The pain of sciatica is brutal; but, thankfully, the worst of it usually only lasts a month or two. Some folks are OK with taking NSAIDs whenever the pain flares, or if necessary (usually time constraints - gotta get back to work!), submitting to epidural injections. Problem here is that the pain most likely will return if there are no lifestyle modifications or no stretching/exercsing done to compensate for work/life stresses that can't be changed (like our having to sit 10-15 hrs each day working).

So my assumption is that after your first epidurals, you just jumped back in your truck and didn't add any stretching or exercising (of your core muscles around your lumbar spine) to your daily routine. And thus, the latest sciatica attack. It's the old infallible law: you keep on doing the same thing, you get the same results.

That's the key to not having sciatica attacks anymore. You can't change your work environment - you've got to sit for hours each day to work. But you can add stretching and exercises (like RYB) to your day to counteract the job stresses.

But what to do now. If you can afford to be off work to rehab, doing just RYB and taking NSAIDs to control pain should have you up and working in a few months (took me four months). But if you've got to get working ASAP, another epidural might help (docs are usually reluctant to do these more than a few times); or you could get a microdiscectomy. You'll be working sooner with the heavier duty drugs or operation.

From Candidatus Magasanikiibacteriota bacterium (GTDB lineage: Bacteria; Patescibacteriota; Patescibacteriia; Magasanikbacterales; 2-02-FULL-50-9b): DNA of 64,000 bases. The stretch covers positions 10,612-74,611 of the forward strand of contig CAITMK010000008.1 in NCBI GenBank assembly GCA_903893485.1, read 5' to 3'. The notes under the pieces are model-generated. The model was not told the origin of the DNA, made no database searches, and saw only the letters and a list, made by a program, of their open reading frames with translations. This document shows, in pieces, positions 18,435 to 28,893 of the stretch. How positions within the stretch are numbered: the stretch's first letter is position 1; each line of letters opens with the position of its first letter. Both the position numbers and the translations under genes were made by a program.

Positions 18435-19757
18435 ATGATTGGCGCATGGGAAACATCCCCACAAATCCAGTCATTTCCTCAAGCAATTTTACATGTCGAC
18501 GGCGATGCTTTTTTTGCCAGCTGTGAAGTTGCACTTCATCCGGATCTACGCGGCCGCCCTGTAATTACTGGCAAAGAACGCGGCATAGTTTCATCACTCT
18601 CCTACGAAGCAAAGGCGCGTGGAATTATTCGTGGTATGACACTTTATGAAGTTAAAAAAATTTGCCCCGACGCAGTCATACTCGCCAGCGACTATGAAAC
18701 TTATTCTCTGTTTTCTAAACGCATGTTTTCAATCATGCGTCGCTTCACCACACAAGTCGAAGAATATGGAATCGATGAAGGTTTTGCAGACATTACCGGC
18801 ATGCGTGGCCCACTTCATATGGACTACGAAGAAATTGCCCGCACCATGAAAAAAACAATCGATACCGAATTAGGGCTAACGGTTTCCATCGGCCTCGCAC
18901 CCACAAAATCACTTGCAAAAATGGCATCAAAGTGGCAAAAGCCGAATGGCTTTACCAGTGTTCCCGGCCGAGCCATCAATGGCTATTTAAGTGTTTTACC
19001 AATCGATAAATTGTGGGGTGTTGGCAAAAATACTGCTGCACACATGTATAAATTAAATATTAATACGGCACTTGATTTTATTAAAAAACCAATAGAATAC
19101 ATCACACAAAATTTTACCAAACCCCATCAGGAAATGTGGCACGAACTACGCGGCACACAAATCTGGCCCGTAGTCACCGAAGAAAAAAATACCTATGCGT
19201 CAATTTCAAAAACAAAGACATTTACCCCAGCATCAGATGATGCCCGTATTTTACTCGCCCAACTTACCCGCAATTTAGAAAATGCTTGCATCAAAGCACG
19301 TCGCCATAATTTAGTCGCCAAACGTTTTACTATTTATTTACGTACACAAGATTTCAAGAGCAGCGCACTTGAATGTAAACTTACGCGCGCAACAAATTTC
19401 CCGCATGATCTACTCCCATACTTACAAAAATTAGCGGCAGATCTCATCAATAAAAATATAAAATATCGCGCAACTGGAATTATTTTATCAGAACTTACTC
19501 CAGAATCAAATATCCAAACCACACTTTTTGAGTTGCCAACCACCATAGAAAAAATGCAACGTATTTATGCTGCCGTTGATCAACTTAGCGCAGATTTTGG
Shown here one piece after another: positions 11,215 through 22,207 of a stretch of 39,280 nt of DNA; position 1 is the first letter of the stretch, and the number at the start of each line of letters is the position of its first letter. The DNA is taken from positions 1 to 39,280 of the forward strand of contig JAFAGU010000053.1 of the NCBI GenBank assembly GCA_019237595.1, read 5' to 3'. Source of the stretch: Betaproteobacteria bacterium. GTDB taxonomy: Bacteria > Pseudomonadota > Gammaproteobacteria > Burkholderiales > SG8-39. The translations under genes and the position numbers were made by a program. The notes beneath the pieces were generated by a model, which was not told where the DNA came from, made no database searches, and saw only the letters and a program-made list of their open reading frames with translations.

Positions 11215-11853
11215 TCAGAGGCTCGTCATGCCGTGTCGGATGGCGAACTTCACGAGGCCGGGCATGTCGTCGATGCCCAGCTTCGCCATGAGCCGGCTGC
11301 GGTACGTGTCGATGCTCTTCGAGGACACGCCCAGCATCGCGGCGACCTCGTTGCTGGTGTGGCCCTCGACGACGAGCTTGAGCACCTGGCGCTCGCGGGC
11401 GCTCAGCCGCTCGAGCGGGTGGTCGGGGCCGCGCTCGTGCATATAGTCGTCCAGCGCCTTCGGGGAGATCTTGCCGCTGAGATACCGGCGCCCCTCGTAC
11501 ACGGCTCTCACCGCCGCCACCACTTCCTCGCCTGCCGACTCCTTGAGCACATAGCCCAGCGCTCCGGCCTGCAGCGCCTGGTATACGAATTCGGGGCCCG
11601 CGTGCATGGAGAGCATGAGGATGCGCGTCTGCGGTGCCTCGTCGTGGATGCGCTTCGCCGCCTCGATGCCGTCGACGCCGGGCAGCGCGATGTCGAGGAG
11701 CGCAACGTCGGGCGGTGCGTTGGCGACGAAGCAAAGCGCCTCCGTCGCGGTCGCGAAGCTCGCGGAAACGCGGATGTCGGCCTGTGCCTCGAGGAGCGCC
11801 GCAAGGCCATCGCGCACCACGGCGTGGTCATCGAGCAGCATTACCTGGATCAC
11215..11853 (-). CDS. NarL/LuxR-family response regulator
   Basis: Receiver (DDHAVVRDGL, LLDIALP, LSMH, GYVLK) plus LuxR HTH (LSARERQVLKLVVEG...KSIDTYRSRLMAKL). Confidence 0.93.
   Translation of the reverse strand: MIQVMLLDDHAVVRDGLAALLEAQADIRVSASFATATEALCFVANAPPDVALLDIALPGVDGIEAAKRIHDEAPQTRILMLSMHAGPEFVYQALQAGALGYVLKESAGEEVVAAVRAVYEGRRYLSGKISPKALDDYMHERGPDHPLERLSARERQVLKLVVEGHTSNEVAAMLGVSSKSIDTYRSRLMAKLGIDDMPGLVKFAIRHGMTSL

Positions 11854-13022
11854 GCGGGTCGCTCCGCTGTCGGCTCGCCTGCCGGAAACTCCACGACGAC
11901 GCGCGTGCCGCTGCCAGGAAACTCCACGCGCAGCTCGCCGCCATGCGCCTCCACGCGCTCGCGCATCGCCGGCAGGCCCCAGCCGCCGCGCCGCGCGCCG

In any case, however, to KEEP working, you'll have to strenthen your core with physical rehab (like RYB) to prevent further flare-ups. Your body is doing its best to heal the sciatic nerve that's being inflamed by the bulging or herniatied disc, but that's a slow process. Strengthening and increasing flexibility to the muscles around the spine seems to tend to reduce further inflammation of the nerve, and enable the body to keep up with the demands for healing you put on your body with your job stresses.

When I was in your shoes, I had savings enough to rehab without too many financial stresses so I could be comfortable spending several months doing RYB and not working. If I had to be to work ASAP I wouldn't be afraid to try heavier duty drugs like the epidurals, or even submit to a microdiscectomy, but I'd promise myself to faithfully do RYB each day. I'm convinced the biggest reason I haven't had a sciatica attack the last 2 1/2 years is my persistent work to make sure my strengthened and more flexible core is taking the stresses, and not my aging lumbar discs.

You're a month into your latest sciatica attack, so you're still in the acute stage of the illness. There are no guarantees, of coarse, but it's my guess that in a few months, you'll probably get back to working condition with just the RYB and taking a few NSAIDs to keep the pain down enough to do the exercises.

A good orthopaedic surgeon can tell you all this and a whole lot more; but finding a good orthopaedist (like at the Texas Back Institute) can be difficult; too many just want to do the microdiscectomy and won't take the time to explain the current state of the art in treatment options. Hope this helps.

Randolph
randolph 2